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By-Law 9 in Legal Recordkeeping: Ensuring Regulatory Compliance

Proper recordkeeping is essential for lawyers in Ontario to maintain their professional obligations. By-Law 9 outlines the requirements for recordkeeping, including retention periods.


Here are some of the key recordkeeping obligations and their respective retention periods:


Trust Receipts & Disbursements Journal

A record of all receipts and disbursements of trust money for clients, including the date, method, amount, document identifier, and purpose.


Retention period: 10 years plus current.


Client Trust Ledger

A record of all money received and disbursed for each client’s trust account, including any unexpended balance.


Retention period: 10 years plus current.


Trust to Trust Transfer Journal

A record of all transfers of trust money between client trust ledger accounts, including the purpose of each transfer.


Retention period: 6 years plus current.


General Receipts & Disbursements Journal

A record of all non-trust money received and disbursed, including the date, method, amount, document identifier, and person.


Retention period: 6 years plus current.


Fees Book or Chronological File of Copies of Billings

A record of all fees charged and other billings to clients, including the date, client, and amount.


Retention period: 6 years plus current.


Monthly Trust Reconciliation and Comparison

A monthly comparison of the trust account balance and balance per accounting records, including reasons for any differences. Required by the 25th of each month.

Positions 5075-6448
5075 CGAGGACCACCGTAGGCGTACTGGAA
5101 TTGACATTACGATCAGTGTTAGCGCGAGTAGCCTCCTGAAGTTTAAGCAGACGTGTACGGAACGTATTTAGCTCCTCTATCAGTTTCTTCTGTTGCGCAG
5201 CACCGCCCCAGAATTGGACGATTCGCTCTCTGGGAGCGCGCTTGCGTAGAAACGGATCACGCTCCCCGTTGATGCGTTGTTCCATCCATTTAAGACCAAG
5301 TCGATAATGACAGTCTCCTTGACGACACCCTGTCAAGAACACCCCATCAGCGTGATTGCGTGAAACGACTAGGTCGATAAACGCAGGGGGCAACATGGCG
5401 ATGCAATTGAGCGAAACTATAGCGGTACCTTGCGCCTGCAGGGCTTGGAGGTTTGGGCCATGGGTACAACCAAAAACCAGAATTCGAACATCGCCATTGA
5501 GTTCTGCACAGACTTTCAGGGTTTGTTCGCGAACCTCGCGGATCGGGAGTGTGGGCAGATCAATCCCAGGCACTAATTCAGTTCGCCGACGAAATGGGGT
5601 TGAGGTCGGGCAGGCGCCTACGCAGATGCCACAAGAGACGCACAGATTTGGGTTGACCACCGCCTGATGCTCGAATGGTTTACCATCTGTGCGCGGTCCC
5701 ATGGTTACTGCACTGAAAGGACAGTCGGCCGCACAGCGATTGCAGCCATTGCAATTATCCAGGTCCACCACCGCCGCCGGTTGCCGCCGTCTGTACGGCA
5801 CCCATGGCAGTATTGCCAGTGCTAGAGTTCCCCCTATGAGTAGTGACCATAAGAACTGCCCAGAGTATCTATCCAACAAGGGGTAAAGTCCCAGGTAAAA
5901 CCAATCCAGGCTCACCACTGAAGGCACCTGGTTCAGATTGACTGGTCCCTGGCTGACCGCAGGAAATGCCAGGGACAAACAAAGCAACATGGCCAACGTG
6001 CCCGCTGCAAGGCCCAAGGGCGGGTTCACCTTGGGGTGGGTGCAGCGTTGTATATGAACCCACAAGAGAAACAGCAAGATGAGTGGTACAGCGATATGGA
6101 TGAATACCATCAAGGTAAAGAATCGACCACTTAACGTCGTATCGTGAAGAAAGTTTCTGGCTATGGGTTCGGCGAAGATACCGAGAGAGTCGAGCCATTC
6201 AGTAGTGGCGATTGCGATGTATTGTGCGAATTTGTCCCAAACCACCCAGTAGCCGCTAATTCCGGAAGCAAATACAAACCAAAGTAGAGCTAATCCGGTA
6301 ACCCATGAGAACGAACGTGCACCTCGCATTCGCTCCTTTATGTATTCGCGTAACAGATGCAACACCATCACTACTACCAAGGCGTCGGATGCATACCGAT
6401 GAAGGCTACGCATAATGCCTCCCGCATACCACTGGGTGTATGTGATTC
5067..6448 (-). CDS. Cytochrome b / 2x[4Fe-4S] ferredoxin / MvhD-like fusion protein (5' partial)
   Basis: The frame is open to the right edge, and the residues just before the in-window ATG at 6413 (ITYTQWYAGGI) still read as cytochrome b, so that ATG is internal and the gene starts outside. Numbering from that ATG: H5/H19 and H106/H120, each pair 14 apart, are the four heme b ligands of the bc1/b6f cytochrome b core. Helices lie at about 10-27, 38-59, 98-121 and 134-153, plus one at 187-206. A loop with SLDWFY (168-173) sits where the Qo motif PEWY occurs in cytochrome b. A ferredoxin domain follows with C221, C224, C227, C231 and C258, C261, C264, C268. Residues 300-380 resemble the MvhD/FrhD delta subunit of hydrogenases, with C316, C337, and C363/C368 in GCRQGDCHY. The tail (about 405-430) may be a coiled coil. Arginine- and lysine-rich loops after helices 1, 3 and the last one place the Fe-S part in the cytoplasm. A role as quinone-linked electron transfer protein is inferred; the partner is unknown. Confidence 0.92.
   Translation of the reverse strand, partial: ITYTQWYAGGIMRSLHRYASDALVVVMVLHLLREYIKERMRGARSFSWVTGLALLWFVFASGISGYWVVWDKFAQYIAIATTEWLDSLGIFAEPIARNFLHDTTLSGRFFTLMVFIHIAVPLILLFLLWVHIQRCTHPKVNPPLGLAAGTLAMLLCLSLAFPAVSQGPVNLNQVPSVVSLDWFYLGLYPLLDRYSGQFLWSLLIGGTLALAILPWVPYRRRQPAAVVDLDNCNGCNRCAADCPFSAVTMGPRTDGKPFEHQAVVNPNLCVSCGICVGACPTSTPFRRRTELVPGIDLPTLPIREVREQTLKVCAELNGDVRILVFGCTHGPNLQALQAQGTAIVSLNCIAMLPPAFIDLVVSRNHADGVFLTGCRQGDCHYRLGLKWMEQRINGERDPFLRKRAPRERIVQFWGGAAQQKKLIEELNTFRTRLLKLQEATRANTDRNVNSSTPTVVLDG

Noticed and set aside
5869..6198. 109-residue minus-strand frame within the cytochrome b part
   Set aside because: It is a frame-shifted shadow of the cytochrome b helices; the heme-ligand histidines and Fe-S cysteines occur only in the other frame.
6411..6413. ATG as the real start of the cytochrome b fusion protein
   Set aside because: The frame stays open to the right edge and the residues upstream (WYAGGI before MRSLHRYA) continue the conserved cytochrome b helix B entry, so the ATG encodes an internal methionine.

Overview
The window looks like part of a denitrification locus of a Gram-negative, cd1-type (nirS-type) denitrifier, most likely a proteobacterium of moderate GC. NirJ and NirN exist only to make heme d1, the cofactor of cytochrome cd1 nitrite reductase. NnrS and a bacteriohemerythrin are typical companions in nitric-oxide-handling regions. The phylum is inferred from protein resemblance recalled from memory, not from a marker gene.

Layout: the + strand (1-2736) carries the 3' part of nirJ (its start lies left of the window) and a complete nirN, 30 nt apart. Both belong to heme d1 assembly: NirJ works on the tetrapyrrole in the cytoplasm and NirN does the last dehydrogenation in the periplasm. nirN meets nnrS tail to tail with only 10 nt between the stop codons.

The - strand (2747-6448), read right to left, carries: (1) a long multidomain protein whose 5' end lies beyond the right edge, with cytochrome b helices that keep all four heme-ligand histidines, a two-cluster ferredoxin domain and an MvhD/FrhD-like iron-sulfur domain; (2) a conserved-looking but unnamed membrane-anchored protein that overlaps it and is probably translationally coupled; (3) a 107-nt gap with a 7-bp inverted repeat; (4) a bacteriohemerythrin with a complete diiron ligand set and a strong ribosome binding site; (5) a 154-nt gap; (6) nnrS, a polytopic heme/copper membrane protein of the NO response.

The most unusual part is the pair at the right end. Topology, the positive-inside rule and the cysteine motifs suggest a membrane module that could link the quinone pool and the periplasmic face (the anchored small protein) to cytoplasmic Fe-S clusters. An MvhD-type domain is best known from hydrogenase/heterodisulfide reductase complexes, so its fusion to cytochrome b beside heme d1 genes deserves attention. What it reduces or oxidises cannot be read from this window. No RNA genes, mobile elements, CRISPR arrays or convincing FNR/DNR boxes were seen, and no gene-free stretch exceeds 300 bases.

Retention period: 10 years plus current.


Valuable Property Record

A record of any non-monetary property held in trust for clients, including a description, date received, value, client, and date given away.


Retention period: 10 years plus current.


Bank Statements or Passbooks, Cashed Cheques, Detailed Duplicate Deposit Slips

A record of all trust and general account transactions.


Retention period: 10 years plus current.


Electronic Trust Transfer Records

A record of signed electronic trust transfer requisitions and confirmations.


Retention period: 10 years plus current.

 

Cash Received

A record of all cash received, including the date, person, amount, client, file number, and signatures.


Retention period: 6 years plus current.


The stringent accounting principles and recordkeeping stipulations outlined in By-Law 9 serve as a deterrent to potential malfeasance. Its design is specifically geared towards safeguarding client trust and interests, establishing thorough regulations for the handling of client funds.


Compliance with By-Law 9's recordkeeping requirements is imperative for lawyers to fulfill their professional obligations. Licensees must securely maintain these records for the stipulated period to adhere to legal requirements, as failure to do so may lead to disciplinary actions. Crucially, the safeguarding of clients' records is paramount for preserving the accuracy of trust funds.


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Keith Hill Jr. is the Principal at Bookkeeping Matters Inc (BMI). For over a decade, Bookkeeping Matters has been fulfilling bookkeeping needs for lawyers throughout Ontario and other provinces. As a former Legal Accounting professor, Keith has also positioned BMI as a premier provider of online legal accounting training. Specializing in several practice management software, Keith and his team can be contacted at: info@bookkeepingmatters.ca / 1-800-893-2820 / www.BookkeepingMatters.ca

 

 

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